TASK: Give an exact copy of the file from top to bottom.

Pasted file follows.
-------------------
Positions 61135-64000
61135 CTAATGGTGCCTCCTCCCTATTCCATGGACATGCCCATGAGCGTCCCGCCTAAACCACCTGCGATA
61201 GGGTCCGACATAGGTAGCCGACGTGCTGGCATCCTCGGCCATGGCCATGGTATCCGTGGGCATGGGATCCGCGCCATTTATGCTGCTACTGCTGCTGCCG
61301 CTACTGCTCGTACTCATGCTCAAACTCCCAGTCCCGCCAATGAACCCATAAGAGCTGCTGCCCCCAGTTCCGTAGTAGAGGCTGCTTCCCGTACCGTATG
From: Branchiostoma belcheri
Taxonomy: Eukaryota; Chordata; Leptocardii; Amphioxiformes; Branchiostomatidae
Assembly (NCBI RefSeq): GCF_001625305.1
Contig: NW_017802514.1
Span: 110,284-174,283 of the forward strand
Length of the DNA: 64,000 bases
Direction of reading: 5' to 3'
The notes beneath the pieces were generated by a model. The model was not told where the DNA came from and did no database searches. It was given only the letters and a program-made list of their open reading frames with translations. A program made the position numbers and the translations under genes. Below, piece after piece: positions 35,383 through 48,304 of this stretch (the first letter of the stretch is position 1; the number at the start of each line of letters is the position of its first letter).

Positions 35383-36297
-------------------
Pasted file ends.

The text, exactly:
Positions 61135-64000
61135 CTAATGGTGCCTCCTCCCTATTCCATGGACATGCCCATGAGCGTCCCGCCTAAACCACCTGCGATA
61201 GGGTCCGACATAGGTAGCCGACGTGCTGGCATCCTCGGCCATGGCCATGGTATCCGTGGGCATGGGATCCGCGCCATTTATGCTGCTACTGCTGCTGCCG
61301 CTACTGCTCGTACTCATGCTCAAACTCCCAGTCCCGCCAATGAACCCATAAGAGCTGCTGCCCCCAGTTCCGTAGTAGAGGCTGCTTCCCGTACCGTATG
From: Branchiostoma belcheri
Taxonomy: Eukaryota; Chordata; Leptocardii; Amphioxiformes; Branchiostomatidae
Assembly (NCBI RefSeq): GCF_001625305.1
Contig: NW_017802514.1
Span: 110,284-174,283 of the forward strand
Length of the DNA: 64,000 bases
Direction of reading: 5' to 3'
The notes beneath the pieces were generated by a model. The model was not told where the DNA came from and did no database searches. It was given only the letters and a program-made list of their open reading frames with translations. A program made the position numbers and the translations under genes. Below, piece after piece: positions 35,383 through 48,304 of this stretch (the first letter of the stretch is position 1; the number at the start of each line of letters is the position of its first letter).

Positions 35383-36297